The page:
In 2018, privacy scandals shook the tech industry to its core. Now, new laws and regulations designed to restore consumers’ control over how their personal data is used and shared are on the horizon. Leading the charge is the European Union’s General Data Protection Regulation, or GDPR. The EU’s launch of GDPR has gained international attention, and is credited with creating a wave of new privacy and data protection regulations around the world.
Account takeover is one of the greatest threats to consumers; millions of people have been victimized by corporate data breaches that lead to identity theft and account takeover fraud. Consumers are bearing the brunt of these damages, and many are wondering how these new regulations will serve to not only restrict the unbridled sharing of private information, but prevent unauthorized account access.
The rise of regulations
In the United States alone, states like California and Vermont are creating their own privacy laws at the state level, while countries like Australia are instituting new data protection regulations nationwide. Many of these new laws have been influenced by GDPR, but with so many different regulations and laws popping up, businesses are now facing a new challenge: Compliance.
GDPR compliance requirements are a great place to start, but there are many more privacy and data protection regulations organizations must consider. What level of compliance you need to attain can vary depending on where you do business and what industry you’re working in.
While GDPR does not mention password policies specifically, that doesn’t mean you don’t need one. Passwords play an integral role in guarding against the unauthorizied access of sensitive information. This means that while passwords may not be explicitly mentioned in a regulation or law, if passwords are used in your security system, they need to be policy-compliant. Regardless of what policy you need to be compliant with, strong password protection is going to be key.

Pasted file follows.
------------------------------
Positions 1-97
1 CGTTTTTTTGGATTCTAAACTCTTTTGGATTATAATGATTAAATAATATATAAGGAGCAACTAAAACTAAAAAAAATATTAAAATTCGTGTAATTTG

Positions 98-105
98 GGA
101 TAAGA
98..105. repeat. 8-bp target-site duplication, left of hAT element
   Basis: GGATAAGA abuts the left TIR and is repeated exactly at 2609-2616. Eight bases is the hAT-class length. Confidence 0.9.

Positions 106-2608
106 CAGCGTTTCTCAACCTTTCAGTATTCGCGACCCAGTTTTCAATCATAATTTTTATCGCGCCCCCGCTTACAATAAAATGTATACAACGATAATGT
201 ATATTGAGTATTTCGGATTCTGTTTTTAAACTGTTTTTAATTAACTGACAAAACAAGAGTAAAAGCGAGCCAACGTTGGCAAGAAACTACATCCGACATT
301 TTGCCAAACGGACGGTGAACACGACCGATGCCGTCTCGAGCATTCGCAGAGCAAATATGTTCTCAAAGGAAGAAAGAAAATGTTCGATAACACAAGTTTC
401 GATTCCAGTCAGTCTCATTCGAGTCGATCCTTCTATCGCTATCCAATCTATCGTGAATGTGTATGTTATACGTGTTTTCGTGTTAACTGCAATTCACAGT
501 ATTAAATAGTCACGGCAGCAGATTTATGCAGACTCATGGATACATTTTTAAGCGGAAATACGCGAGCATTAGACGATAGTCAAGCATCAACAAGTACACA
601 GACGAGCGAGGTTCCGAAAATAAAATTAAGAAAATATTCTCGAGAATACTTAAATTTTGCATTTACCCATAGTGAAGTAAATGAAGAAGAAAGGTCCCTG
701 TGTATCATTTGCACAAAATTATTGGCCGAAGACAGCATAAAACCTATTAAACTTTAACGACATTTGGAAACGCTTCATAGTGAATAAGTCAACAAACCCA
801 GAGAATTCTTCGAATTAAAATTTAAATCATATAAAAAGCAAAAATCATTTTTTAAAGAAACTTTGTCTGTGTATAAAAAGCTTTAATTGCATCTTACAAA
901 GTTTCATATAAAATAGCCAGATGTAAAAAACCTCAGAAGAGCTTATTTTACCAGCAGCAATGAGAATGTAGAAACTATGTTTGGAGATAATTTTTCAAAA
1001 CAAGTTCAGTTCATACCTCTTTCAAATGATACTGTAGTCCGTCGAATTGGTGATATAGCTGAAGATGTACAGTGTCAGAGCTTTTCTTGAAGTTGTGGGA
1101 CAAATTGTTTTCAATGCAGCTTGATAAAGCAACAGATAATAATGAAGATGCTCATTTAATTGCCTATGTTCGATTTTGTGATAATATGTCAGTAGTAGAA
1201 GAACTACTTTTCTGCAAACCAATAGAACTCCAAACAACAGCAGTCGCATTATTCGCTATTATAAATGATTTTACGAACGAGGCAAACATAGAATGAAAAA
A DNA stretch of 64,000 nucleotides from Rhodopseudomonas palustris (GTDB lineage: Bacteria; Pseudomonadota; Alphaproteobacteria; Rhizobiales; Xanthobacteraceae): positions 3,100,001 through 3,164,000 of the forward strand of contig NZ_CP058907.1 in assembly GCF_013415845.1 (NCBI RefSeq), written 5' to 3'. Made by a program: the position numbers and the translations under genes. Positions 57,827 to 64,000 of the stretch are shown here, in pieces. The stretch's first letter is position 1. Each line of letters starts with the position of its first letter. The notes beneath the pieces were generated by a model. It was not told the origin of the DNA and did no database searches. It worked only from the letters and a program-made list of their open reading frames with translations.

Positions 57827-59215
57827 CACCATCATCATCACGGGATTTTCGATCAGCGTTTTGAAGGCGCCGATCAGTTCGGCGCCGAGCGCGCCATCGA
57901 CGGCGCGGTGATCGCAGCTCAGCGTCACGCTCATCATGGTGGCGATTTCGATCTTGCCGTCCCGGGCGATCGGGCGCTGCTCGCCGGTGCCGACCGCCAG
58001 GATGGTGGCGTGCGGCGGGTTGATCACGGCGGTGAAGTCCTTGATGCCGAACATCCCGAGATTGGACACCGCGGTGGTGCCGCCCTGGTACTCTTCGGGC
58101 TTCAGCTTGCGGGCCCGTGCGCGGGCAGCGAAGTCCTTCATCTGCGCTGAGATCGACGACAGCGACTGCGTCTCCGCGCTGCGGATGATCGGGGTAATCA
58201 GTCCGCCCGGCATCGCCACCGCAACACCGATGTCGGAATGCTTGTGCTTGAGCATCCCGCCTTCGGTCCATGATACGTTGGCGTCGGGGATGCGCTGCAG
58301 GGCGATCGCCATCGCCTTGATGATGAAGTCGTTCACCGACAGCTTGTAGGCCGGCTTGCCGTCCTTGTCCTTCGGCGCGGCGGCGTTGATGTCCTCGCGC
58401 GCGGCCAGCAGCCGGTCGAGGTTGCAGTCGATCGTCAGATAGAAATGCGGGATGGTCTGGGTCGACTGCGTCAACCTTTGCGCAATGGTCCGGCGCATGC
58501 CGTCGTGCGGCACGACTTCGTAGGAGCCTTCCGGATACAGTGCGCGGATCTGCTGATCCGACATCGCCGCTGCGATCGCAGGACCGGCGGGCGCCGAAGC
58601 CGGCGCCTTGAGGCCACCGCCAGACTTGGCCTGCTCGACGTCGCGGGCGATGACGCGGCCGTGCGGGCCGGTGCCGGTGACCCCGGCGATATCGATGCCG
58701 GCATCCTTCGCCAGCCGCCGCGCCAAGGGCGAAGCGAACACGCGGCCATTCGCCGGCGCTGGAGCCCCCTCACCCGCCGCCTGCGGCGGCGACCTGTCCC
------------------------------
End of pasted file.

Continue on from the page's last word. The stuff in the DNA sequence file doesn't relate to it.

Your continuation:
Will these regulations stop account takeover?
As Net Sec explains, GDPR requires “a high level of protection of personal data.” The legislation stipulates further, “personal data should be processed in a manner that ensures appropriate security and confidentiality of the personal data, including for preventing unauthorized access to or use of personal data.”
In theory, a GDPR-compliant password policy should make account takeover hard to accomplish. But the reality is that many corporations still have holes in their security networks that can be easily exploited.
As Ultra Auth founder Reza Piri explains, “Cyber criminals essentially play the numbers game with account takeover. It is mathematically proven to be faster and more effective (time and money) for a cyber criminal to take a very large list of exposed credentials and drop them into software that can process 100,000 credentials per hour / per website rather than trying to hack 100,000 computers individually. To boil it down, account takeover costs a few hundred dollars to purchase these lists and only takes hours to implement the attack.”
Account takeover is very costly to the individual, yet many companies try to avoid disclosing data breaches. In fact, Congress has even had to draft up penalties for businesses that wait too long to inform the public. While new regulations are headed in the right direction, it is still up to consumers to take steps to protect themselves against account takeover.